They came, they saw, they shopped
All across L.A., designers, retailers and shoppers revved up for the second annual Fashion’s Night Out, an evening devoted to style and spending. It appears to have paid off.
The brainchild of Vogue magazine’s editor in chief, Anna Wintour, in an effort to stimulate the fashion industry in the face of an economic downturn, Fashion’s Night Out was observed this year in 16 countries and more than 100 cities around the world, compared to last year’s 12 countries. Judging by the crowded boutiques, celebrity appearances, drinks, food and four-story Ferris wheel set up on Rodeo Drive, Los Angeles certainly had no intention of being outdone.
Retailer participation was up significantly this time compared to last year, when Neiman Marcus and Fred Segal were the main local stops of the night. This year, there seemed to be only a handful of stores and brands that didn’t participate. Some spots featured celebrity appearances (for instance, Fergie at the Grove, Samuel L. Jackson at Armani and Rashida Jones at 3.1 Phillip Lim); others kept it simple, passing Champagne and tiered trays of cupcakes throughout their stores. For many, the night paid off in exposure and at the cash register. The 3.1 Phillip Lim store reported larger sales numbers than last year’s Black Friday — traditionally the hottest sales day of the year — selling mostly coats and jackets. The Beckley boutique in West Hollywood exceeded the night’s sales goal by 20%, and at Juicy Couture on Rodeo Drive, sales for the day exceeded same-day sales from last year (when they didn’t participate) by 53%.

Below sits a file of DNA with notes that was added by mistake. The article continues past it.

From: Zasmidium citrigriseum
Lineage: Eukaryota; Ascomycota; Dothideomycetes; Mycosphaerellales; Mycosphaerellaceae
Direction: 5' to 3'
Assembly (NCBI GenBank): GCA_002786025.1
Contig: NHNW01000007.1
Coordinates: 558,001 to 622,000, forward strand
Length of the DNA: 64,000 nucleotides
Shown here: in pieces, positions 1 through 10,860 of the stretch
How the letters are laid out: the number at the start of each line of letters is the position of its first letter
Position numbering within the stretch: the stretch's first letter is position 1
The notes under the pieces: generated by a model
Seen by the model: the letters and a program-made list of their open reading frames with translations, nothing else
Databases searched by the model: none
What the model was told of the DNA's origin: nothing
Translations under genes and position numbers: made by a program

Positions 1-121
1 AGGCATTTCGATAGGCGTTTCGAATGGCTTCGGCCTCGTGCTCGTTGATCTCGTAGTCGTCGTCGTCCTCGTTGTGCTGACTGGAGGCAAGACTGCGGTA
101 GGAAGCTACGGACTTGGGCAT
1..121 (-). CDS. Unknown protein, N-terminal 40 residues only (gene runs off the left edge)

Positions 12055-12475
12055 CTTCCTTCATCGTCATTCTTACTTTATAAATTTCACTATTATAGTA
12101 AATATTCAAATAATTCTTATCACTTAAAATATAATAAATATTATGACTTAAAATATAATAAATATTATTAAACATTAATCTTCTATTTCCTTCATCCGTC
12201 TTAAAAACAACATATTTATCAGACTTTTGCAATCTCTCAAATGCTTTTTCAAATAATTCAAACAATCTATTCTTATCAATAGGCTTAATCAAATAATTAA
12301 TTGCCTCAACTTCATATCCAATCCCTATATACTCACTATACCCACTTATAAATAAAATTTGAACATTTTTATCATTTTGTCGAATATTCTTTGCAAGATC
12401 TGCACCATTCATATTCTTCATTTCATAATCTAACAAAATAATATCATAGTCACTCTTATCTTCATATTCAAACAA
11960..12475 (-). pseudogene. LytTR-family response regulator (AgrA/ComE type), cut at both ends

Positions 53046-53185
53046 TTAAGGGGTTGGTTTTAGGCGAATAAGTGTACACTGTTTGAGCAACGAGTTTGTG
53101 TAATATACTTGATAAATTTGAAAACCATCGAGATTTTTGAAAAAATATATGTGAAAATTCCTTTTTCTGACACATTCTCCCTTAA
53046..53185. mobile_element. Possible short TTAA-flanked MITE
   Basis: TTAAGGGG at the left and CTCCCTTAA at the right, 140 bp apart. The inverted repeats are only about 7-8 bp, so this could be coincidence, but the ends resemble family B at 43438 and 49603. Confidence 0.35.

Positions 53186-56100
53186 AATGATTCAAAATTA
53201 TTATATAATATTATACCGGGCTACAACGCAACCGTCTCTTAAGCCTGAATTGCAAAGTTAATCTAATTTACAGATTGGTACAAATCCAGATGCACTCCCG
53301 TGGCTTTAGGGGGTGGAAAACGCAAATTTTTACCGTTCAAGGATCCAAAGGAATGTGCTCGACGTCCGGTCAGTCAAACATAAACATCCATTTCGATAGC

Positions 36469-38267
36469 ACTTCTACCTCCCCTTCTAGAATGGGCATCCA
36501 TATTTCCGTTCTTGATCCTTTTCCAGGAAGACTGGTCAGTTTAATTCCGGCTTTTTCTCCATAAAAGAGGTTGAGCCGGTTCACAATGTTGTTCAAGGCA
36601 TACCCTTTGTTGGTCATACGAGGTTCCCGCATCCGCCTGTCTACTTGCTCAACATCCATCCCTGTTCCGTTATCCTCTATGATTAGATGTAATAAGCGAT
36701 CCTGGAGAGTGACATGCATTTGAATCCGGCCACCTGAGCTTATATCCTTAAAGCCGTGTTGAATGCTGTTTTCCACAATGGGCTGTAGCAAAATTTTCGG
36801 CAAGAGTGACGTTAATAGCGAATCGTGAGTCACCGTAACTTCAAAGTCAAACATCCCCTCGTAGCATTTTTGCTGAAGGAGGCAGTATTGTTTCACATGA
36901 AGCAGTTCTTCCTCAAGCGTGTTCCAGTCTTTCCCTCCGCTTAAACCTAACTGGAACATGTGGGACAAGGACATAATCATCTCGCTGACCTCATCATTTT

And shoppers certainly had no shortage of places in which to flex their spending power. The evening kicked off at the Beverly Center, where the crowd, filled mostly with tweens, pressed against the banisters on all floors to watch a full-fledged fashion show featuring top fall trends. “This is the entertainment capital not just of the U.S. but maybe the world,” Villaraigosa noted in his opening remarks. “Almost a million people work in a creative economy. They work in fashion and art, and today we celebrate that talent and we celebrate retail.”
Shoppers set out to find their fall “must-haves,” many of them doing some last minute back-to-school shopping. Orit Metusal, 15, eyed leggings and tights, while Katrina Cainglet, 16, simply wanted to see what the night had to offer “It’s a new experience for me,” she said, “I’ve never been to a fashion show as big as this.”
At the Grove, shoppers knew what was expected of them. “We came to hang out and mingle. And we’re helping the economy,” said an enthusiastic Seble Keb, displaying her shopping bag of Gap purchases.
The Grove was like a festive party with DJs, food, an open bar, models and celebrities, and the night’s activities were shared with the world by 50 or so bloggers, who were part of Bloggers’ Café.
Michael Venedicto, cofounder of the lifestyle media company Fashion Los Angeles, noted that L.A.’s presence at Fashion’s Night Out has grown exponentially since 2009’s inaugural festivities. For him, “L.A. is the fashion capital of the U.S. And you can see tonight that so many people are part of the support for it.”